White gold is one of my favourite precious metals and is still a popular choice for bespoke jewellery. However, I worry it is often chosen as a budget white metal option opposed to Platinum rather than being selected for its own merit. This is because white gold is traditionally Rhodium plated; what you see in jeweller’s windows is actually white gold coated in a Platinum-looking layer of Rhodium. This disguises the white golds’ natural colour, making it look like Platinum but with a less scary price tag. Those who buy a white gold piece of jewellery will find it soon develops a ‘discoloured’, ‘yellowy’ patch where it wears most. This can ‘tarnish’ (excuse the pun) the whole experience, spoiling the enjoyment of purchasing a special piece of precious jewellery.
What I would like to encourage is Rhodium free gold!
White gold does not have to be rhodium plated. Historically, white gold was plated in Rhodium because the first white gold alloys were not very successful. However the 9ct and 18ct white golds available are a lovely colour that does not have to be plated to appear white in tone. Yes, if you compare natural, non-plated white gold side by side to Palladium, Platinum or Rhodium plated gold, you will see a difference. But individually, natural white gold will appear white. 9ct white gold has a slightly creamier, golden hue. 18ct white gold is darker, almost gunmetal in tone. Both these warm white tones can suit a lot of skin tones better than the stark, icy cool white of Platinum, so it is always worth trying them all on before making your final decision on metal.
Of course, it is a personal decision but I can’t help but feel that with the rising popularity of Palladium since it gained its hallmark in 2009, there simply is no need for Rhodium plated white gold anymore.
Back to basics
To truly understand the issue of Rhodium plating, you need to understand the make-up of white gold. In its natural form, gold is yellow, period. It is rarely made into jewellery in its natural state because it is just too soft. Gold is discussed in terms of 24 parts (or carats) and is always made into an alloy (a combination of metals), usually seen in 9 or 18ct in the UK. This means that the ratio of the alloy is 9 or 18 parts gold mixed with other metals to ascertain desirable strength and colour properties.
If the other metals in the alloy are mostly copper or silver, then the gold will remain yellow in colour. If the other metals are Palladium in the UK, or a mixture of Palladium and nickel in the US, then the resulting alloy is bleached to a white tone.
As so many people are allergic to nickel, Rhodium plating was introduced to provide a barrier between the white gold and the wearer’s skin. It is now forbidden for nickel to be present in modern jewellery in the UK, but this is not the case in the US. This means that white gold jewellery made in the UK is more expensive than the US because the alloy is made up of more expensive, but much less reactive, metals.
Rhodium is the most dazzlingly bright white precious metal that exists; it suits the contemporary taste for bling and chrome-like sparkle. Because the colour of Rhodium is so close to the icy white of diamonds, it is hard to see where diamonds end and the metal begins, therefore making the stones appear larger.
I have three main issues with the concept of plating metals:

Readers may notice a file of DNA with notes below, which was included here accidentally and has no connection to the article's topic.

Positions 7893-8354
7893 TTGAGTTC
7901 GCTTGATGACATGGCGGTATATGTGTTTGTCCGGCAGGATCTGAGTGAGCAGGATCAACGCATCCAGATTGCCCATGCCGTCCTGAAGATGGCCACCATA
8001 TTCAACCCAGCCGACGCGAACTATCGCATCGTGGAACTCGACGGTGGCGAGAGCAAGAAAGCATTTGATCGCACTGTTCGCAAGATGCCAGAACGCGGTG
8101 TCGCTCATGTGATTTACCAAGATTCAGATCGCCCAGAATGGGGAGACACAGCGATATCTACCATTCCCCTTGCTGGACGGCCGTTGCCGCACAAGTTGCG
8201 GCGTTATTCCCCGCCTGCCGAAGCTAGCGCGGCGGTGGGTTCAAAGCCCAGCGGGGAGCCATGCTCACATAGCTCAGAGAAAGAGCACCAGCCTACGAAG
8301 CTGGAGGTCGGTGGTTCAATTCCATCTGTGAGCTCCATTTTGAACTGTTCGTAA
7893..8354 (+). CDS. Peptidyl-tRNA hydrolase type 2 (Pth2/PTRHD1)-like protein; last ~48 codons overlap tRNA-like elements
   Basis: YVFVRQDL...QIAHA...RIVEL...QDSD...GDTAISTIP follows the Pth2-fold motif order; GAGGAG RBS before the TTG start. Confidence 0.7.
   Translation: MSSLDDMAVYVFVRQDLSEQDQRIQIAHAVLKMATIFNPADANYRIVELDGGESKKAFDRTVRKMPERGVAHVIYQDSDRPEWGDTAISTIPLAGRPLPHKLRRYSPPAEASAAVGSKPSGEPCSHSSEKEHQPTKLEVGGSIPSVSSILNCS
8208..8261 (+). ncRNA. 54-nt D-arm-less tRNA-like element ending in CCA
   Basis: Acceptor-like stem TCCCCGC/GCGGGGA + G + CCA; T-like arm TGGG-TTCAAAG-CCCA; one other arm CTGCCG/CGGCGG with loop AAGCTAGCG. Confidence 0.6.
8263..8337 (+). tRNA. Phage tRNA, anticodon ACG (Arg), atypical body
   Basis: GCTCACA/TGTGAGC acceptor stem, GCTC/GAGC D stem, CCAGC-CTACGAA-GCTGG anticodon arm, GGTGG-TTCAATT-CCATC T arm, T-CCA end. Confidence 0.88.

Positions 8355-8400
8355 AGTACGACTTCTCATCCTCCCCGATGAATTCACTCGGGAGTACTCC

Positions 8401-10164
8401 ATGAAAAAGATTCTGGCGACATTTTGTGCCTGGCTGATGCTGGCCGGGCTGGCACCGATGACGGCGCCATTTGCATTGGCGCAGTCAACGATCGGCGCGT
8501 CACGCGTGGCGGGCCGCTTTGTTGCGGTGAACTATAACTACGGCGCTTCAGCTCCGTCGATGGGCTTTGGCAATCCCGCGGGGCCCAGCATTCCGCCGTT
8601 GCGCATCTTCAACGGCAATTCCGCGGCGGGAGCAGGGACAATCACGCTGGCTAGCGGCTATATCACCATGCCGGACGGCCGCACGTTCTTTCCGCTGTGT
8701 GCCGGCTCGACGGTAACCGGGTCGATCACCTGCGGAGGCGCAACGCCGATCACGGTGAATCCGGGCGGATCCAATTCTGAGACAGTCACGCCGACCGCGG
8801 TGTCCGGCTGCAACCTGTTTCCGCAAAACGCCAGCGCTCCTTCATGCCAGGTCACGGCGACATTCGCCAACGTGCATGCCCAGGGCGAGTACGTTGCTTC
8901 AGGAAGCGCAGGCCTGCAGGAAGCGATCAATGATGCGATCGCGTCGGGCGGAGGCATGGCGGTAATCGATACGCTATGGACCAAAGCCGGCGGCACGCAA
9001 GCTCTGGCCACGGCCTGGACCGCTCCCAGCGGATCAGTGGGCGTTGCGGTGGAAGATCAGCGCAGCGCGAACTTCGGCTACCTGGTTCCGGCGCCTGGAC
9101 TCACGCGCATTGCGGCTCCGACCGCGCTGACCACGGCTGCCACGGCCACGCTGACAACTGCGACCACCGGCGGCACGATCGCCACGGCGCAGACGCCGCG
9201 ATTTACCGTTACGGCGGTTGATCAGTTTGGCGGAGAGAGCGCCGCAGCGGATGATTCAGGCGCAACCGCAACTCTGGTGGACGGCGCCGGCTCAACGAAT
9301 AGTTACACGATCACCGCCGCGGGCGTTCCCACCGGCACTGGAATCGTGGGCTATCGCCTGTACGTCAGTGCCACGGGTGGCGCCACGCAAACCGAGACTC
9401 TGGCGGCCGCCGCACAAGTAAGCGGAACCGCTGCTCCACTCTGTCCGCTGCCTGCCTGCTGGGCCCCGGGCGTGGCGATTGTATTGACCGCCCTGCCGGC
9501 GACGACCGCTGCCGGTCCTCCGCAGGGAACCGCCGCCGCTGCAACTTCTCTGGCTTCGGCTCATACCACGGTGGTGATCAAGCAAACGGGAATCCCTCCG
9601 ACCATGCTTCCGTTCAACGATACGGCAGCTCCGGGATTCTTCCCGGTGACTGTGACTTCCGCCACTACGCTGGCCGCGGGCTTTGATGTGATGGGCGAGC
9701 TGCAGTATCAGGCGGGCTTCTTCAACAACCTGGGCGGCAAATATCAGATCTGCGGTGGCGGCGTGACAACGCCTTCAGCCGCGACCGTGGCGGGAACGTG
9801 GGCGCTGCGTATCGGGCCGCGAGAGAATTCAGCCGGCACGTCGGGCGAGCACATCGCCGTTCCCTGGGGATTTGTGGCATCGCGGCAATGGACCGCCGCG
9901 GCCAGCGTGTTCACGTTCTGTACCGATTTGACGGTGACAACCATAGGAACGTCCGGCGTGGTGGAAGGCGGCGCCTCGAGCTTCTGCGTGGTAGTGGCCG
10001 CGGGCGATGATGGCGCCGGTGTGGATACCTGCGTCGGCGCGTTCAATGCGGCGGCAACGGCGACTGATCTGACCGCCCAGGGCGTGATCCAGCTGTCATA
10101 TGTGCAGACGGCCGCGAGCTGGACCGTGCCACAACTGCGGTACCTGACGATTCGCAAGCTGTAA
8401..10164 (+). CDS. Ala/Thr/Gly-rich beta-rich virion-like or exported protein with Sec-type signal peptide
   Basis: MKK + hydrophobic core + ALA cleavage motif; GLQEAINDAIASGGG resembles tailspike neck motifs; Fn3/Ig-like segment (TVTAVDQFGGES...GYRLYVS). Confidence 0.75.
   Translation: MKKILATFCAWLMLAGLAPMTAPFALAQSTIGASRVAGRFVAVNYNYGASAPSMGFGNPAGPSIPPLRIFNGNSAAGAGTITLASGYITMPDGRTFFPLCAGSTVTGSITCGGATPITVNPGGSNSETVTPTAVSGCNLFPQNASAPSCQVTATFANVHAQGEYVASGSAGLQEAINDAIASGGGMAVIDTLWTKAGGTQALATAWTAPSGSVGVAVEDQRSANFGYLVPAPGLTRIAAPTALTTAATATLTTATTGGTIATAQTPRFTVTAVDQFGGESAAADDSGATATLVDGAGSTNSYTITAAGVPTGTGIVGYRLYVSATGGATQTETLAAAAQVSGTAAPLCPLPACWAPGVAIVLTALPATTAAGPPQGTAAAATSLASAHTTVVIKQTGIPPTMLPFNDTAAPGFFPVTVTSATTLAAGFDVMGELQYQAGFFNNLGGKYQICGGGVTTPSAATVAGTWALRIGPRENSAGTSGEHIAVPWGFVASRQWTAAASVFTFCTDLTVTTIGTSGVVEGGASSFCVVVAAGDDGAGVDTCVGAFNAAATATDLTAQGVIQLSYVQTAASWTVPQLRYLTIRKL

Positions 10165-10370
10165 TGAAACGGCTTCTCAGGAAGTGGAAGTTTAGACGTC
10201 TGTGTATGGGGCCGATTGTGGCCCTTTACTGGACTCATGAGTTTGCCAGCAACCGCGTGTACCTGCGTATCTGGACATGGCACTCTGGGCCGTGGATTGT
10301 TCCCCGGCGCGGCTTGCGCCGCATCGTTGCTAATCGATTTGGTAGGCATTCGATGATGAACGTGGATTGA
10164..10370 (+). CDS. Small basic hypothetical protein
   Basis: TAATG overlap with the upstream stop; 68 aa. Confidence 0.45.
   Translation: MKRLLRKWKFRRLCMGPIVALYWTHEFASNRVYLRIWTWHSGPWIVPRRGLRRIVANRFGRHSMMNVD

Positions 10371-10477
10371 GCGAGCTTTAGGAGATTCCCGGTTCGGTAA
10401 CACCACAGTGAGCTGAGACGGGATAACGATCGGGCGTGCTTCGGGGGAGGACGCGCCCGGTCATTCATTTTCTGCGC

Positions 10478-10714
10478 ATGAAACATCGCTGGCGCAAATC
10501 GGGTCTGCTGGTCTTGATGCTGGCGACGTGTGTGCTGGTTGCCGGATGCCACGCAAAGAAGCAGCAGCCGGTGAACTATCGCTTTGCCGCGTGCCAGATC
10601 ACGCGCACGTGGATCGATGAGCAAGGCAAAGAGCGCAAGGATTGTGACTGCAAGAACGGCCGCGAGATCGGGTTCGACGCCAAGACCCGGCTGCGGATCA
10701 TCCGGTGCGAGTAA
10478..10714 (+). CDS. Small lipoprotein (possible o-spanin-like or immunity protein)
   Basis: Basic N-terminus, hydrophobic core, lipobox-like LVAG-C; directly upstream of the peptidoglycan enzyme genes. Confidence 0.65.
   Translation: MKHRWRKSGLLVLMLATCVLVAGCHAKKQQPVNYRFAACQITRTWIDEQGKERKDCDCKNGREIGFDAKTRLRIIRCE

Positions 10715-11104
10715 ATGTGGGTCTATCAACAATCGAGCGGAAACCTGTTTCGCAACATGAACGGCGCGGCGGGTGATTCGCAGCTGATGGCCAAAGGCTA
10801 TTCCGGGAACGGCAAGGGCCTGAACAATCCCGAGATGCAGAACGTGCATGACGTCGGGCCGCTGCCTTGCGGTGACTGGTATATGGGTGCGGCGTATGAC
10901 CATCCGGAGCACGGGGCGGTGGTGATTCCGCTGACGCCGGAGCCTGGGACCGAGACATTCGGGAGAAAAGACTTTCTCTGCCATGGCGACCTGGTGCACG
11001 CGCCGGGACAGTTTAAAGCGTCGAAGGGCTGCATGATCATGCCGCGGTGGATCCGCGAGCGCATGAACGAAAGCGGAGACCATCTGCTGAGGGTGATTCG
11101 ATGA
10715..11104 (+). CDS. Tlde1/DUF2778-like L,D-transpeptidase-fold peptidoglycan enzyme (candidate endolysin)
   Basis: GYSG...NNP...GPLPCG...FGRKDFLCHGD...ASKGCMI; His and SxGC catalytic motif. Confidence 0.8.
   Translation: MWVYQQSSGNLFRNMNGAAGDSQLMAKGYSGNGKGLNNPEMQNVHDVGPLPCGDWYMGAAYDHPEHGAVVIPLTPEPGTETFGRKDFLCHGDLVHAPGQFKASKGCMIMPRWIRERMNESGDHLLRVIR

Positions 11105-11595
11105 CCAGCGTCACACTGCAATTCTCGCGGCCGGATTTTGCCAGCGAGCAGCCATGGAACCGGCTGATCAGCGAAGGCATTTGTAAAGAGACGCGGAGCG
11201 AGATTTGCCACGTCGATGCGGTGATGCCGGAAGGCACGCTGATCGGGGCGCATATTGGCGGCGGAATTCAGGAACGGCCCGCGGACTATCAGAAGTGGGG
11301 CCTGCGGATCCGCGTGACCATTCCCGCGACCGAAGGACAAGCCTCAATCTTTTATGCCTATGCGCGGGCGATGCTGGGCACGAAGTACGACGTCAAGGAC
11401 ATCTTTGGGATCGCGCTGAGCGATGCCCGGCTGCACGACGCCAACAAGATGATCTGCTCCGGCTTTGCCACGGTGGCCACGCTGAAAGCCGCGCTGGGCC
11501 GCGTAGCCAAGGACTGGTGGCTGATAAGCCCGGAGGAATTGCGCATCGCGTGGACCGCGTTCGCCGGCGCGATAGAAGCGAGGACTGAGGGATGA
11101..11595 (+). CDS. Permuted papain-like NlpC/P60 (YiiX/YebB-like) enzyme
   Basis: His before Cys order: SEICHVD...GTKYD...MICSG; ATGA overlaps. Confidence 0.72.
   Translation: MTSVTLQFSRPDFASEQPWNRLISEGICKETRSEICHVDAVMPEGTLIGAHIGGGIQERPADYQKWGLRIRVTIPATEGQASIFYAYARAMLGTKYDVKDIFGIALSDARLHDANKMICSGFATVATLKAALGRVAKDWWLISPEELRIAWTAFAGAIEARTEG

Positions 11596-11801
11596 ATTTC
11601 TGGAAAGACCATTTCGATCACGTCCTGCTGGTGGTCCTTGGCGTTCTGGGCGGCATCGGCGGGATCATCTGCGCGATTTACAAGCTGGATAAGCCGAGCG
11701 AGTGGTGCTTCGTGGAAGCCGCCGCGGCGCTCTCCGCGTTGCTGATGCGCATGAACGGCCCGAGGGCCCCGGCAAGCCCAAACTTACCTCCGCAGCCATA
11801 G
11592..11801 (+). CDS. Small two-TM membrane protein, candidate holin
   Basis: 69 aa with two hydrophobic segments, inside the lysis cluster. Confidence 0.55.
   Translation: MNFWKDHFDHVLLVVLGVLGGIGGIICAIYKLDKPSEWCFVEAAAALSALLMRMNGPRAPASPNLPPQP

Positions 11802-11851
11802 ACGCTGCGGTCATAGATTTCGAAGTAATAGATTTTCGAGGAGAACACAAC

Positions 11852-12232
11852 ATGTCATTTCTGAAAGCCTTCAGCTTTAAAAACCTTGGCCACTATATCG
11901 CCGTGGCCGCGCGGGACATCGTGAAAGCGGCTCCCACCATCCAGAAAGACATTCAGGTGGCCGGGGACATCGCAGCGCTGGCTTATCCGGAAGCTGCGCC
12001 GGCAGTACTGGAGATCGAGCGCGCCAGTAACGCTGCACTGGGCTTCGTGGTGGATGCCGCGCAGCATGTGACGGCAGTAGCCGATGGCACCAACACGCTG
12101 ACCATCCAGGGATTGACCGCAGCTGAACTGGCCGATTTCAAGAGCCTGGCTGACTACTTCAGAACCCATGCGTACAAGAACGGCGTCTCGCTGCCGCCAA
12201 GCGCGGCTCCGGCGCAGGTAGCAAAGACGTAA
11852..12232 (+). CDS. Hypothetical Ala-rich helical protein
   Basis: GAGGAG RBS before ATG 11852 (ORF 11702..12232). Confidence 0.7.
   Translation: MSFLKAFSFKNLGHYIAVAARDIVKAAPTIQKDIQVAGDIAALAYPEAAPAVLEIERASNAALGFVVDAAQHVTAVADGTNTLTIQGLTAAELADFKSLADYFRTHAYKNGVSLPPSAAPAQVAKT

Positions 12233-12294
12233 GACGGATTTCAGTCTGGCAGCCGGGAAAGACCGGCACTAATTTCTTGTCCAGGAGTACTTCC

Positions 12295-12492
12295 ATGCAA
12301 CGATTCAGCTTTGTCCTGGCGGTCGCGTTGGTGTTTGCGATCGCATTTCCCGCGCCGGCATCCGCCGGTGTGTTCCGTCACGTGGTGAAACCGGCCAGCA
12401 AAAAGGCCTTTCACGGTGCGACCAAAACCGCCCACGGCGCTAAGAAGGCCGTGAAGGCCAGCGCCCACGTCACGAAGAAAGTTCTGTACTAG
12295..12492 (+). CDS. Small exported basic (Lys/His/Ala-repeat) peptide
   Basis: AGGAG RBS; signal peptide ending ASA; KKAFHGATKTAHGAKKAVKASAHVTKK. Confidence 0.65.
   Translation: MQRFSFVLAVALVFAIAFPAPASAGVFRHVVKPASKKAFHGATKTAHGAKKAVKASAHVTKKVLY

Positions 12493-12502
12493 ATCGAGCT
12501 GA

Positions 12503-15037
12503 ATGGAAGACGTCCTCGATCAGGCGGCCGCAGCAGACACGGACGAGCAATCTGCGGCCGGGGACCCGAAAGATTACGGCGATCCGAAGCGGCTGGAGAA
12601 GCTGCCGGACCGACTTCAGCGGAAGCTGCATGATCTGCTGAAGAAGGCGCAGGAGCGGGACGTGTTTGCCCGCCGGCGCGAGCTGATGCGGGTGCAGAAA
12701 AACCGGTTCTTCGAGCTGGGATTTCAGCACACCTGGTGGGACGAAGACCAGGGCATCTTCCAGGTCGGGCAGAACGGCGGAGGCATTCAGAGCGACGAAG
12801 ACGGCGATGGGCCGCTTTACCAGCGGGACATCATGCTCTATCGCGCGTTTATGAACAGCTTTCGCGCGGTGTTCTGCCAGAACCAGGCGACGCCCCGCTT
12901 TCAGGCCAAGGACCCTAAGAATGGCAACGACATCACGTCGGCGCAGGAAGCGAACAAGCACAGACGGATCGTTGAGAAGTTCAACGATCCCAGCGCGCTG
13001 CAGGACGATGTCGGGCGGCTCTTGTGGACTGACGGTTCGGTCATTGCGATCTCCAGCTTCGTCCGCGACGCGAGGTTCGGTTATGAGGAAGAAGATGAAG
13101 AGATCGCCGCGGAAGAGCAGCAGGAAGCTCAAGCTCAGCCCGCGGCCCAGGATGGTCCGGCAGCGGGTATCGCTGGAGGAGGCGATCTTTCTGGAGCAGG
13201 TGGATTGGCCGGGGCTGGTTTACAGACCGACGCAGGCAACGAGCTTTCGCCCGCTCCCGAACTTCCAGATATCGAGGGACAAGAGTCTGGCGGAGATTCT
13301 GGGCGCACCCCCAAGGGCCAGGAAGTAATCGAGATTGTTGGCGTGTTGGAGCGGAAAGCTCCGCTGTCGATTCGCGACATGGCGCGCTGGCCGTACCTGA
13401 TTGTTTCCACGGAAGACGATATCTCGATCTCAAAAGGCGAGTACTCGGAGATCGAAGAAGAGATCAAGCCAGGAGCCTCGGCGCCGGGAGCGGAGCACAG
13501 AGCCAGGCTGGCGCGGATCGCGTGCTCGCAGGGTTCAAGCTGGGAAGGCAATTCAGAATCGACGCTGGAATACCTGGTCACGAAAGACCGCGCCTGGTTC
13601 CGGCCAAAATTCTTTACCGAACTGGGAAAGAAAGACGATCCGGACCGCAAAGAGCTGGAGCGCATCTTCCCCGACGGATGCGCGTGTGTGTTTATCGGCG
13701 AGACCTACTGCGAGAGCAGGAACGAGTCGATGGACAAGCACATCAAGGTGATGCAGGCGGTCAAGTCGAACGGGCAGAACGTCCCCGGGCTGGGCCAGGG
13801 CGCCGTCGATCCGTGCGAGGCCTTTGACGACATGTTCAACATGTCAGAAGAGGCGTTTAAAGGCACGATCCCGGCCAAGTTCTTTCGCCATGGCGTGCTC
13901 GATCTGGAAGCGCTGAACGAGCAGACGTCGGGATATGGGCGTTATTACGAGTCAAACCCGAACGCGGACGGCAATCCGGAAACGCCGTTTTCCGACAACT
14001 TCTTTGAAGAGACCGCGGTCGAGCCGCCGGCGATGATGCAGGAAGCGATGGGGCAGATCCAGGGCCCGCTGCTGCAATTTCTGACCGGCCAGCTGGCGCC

- Firstly, in my opinion, natural materials age far better than those which have been covered up and altered by man.
- Secondly, the process is incredibly toxic to the environment.
- Finally, to Rhodium plate gold means regular visits to the jewellers to have the piece re-plated, so you are without your beloved jewellery for however long the jeweller takes to do the process.
1. The ageing process
Rhodium plating is often advertised as a tough coating for your jewellery, which will help to protect it from knocks and scratches. It is true that Rhodium is a tough metal, so much so that it is not considered feasible to make into jewellery because it is so brittle. But let’s get this clear: precious metals are not hard wearing or particularly durable, especially not in comparison to manmade metals such as stainless steel. And anyway, plating is only ever microns thick – hardly a protective armour for your beloved jewellery!
Rings are the most at risk for wear and tear as they come into contact with everything your hand does. Door and drawer handles, cutlery, sinks, pots and pans, tools… they are all made of much tougher metals. When your ring hits these, it will leave a mark or wear down the surface of the metal. If the ring is plated, then the plating will wear over time, revealing the true colour of the metal beneath. This ‘discoloured’ patch, in a side-by-side comparison to the cold white of Rhodium, will look very yellowy.
I think the best analogy for the ageing process of plated metal is found in architecture. Buildings made of natural materials such as stone age gracefully as they soften into their environment. Compare that with a brutalist concrete monstrosity and there is no comparison. Concrete will stain, crack and darken; manmade materials age quickly and far less charmingly.
The same goes for jewellery. White gold will burnish over time, collecting a patina of marks and fine scratches that document the life of the piece. Put plating on it and it will wear in patches where it receives the most knocks, and not in a nice way. The contrast between the true colour of the gold with the bright Rhodium will make the gold look sickly. Leave it natural, and it will look ‘white’ and age better.
2. The true cost of plating